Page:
Lindsey Graham’s failed attempt to channel Ronald Reagan
A few days ago, after Russia downed a U.S. drone, Lindsey Graham said the U.S. should do what he believes Reagan would have done: Shoot down any Russian aircraft threatening a U.S. asset. However, a veteran of the Cold War experienced just such a scenario and wrote to let me know that Reagan would not have countenanced Graham’s suggestion.
Here’s Graham’s imaginary take on Ronald Reagan’s approach:
Fox News host Sean Hannity asked Graham what would have been America’s Reagan-era response to a drone takedown, courtesy of the Russians.
Without much deliberation, Graham said, “Well, we should hold them accountable and say that if you ever get near another U.S. aircraft flying in international waters, your airplane would be shot down. What would Ronald Reagan do right now? He would start shooting Russian planes down if they were threatening our assets.”
In response, I received an email from someone who served during that era (and who proved his bona fides to me). For professional reasons, however, he asked to remain anonymous. The following is his analysis of the Reagan-era way to deal with in-air Russian threats:
“Senator Lindsey Graham needs to choose his words carefully. He is drawing lines in the sand that have the potential to lead us to WWIII. After the recent downing of a U.S. Remotely Piloted Aircraft (RPA) by a Russian SU-27 fighter, he proposed shooting down any Russian planes approaching our aircraft in international airspace. He further opines that this is what President Reagan would have done.
“I disagree with Senator Graham’s assessment as to what President Reagan would do. In the early 1980s, I was an Electronic Warfare Officer and Mission Director flying Peacetime Aerial Reconnaissance Program (PARPRO) missions. We flew RC-135s (modified Boeing 707), collecting Signals Intelligence (SIGINT) in international airspace. I have attached a photo from one such mission in October 1983.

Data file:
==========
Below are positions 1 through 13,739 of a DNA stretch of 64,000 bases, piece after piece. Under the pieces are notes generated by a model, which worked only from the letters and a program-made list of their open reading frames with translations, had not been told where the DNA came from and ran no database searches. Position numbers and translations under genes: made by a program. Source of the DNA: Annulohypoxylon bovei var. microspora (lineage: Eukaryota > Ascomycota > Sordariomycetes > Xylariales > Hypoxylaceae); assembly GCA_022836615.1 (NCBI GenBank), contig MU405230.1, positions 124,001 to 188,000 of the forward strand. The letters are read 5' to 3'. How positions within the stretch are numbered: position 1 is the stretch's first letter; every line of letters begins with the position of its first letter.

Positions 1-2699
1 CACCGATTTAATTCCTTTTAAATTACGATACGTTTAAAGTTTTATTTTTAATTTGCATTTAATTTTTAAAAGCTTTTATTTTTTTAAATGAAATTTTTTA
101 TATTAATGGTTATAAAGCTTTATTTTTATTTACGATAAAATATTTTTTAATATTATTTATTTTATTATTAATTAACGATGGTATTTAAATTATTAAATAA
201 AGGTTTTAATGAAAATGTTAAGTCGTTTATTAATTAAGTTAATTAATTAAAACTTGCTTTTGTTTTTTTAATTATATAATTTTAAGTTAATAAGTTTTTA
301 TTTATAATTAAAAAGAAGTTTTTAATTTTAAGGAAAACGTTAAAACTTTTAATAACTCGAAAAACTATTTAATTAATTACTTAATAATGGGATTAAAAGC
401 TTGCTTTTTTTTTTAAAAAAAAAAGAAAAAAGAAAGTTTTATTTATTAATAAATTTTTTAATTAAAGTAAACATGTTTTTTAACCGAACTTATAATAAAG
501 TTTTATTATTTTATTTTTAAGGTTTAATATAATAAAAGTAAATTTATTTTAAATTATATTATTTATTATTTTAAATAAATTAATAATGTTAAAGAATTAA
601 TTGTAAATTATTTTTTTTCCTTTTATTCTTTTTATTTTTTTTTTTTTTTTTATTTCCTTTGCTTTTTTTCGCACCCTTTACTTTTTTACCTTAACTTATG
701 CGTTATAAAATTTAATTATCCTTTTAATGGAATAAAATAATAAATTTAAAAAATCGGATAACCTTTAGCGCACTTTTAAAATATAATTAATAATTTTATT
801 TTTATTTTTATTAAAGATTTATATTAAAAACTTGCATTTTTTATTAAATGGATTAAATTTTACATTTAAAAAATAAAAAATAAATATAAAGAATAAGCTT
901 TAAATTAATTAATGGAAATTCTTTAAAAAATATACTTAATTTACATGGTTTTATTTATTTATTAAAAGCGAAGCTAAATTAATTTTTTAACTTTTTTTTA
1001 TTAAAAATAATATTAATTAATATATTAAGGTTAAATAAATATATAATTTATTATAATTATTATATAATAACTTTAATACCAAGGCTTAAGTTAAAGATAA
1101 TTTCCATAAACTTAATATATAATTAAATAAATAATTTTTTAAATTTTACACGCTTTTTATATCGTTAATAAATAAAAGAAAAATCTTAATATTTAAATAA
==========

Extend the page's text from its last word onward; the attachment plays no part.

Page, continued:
“I took the photo, from the RC-135’s overwing hatch. It shows a Soviet SU-15 Flagon fighter aircraft sitting off our wingtip over the Sea of Japan. We were unarmed and he was heavily armed, as you can see. Under Senator Graham’s proposed rules of engagement, we should have had F-14s or F-15s shoot down the Soviet fighter because he approached us in international airspace.
“Mind you, this photo was taken less than a month after the Soviets shot down Korean Air Lines Flight 007 (Boeing 747) after it accidentally overflew Soviet airspace over Sakhalin Island. The Soviets claimed they mistook Flight 007 for an RC-135. In fact, the fighter in the photo was from the same squadron that shot down the 747.
“Many Americans were killed by that awful mistake, including a U.S. Congressman. The Soviets were embarrassed and were condemned by the entire world, but President Reagan did not start WWIII over this incident and did not try to shoot down Russian aircraft in international airspace for simply approaching U.S. aircraft.
“Make no mistake, the Soviets did not like us being in the area. They used aggressive tactics against us, similar to what they did against the RPA. They would fly underneath us and pitch up suddenly in front of our noses or “thump” us by pulling in front of us and then lighting their afterburners to shake our aircraft violently. We were careful to maintain our course and not provoke them in any way. We filed formal protests but did not escalate the situation.
“My point is, the Russians’ recent aggressive actions are nothing new. In my opinion, there is a good chance it was simply pilot error that the Russian fighter ran into the RPA. We don’t know what damage was done to the Russian fighter. He could have easily lost control, similar to what happened to a Chinese fighter when it collided with a Navy EP-3 in 2001. It would be a risky maneuver to do on purpose. I think Senator Graham should take a step back before proposing dangerous rules of engagement that could trigger WWIII.”
My correspondent’s point is that, while we must be ready, willing, and able to defend ourselves, because it is dangerous to be too weak, the last thing we should do is rush the U.S. into a full-on hot war with a nuclear power over an ambiguous interaction. And that’s the Reagan-era way to do things.